Others who visited were two fathers named Yung Uko and Aung Oo and Rosen. Rosen is a boyfriend of Frosintina, one of the young ladies in our church. Below is a picture of the group with their hosts, Peng Len, Nu Nu and Sang Bik.
Last fall we wrote about Ray Wah and he was featured at Compassionate Performing Arts Concert. Well now we have an update on his family story. Here is a picture of Rah Wah with is brothers and sisters. All the children are in High Point except for an older married brother who is in Australia (Htun Lah Aye). From Left to Right are Esther, Ray Wah, Naw Mu Pluo, Ma Nay Htun, and Cal Lay Ve. Rah Wah and Ma Nay Htun have been in the states for almost two years so they are helping to get the new arrival settled in. Naw Mu Pluo’s brother-in-law has been in the states for almost a year. His name is Kyaw Eh Su.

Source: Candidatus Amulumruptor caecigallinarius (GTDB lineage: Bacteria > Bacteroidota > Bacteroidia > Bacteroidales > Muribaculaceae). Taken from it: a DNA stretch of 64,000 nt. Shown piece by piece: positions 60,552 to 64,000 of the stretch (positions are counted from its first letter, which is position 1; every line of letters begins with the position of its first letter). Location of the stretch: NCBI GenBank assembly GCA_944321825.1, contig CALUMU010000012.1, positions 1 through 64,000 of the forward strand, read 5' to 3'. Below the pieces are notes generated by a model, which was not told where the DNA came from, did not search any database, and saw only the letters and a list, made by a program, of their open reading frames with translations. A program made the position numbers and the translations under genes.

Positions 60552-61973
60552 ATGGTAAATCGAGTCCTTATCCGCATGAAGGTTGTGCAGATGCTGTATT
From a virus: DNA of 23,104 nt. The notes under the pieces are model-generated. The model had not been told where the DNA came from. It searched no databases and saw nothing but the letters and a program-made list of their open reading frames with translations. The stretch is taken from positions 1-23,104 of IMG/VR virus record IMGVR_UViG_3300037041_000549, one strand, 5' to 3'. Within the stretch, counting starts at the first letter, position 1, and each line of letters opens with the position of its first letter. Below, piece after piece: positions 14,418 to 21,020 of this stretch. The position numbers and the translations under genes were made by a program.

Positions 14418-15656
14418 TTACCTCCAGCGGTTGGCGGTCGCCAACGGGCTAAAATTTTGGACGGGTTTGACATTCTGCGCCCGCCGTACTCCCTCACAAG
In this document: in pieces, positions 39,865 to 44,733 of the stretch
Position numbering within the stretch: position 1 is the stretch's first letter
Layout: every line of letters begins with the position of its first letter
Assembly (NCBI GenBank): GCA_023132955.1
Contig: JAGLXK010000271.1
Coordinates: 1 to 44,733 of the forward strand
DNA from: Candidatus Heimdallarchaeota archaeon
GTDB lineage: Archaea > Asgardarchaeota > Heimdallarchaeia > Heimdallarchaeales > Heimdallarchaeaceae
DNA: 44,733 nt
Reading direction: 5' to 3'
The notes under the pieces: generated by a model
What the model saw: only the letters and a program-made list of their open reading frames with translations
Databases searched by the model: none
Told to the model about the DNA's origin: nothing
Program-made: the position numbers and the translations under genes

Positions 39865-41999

Ray Wah began a journey of exile when he was nine years old (June, 1984). His parents moved the family from their home state of Karen, Burma because the military dictator of the country “beat the Karen people and fought them constantly”. Ray Wah lived in the Mae La Camp on the Thailand border for 25 years. Paw Mu Paw, Ray Wah’s wife lived in the refugee camp for 10 years. They met and were married and gave birth to a son and two daughters at the camp. Their names are Sah K’lay, Bu Gay, and Byaw Ku Paw.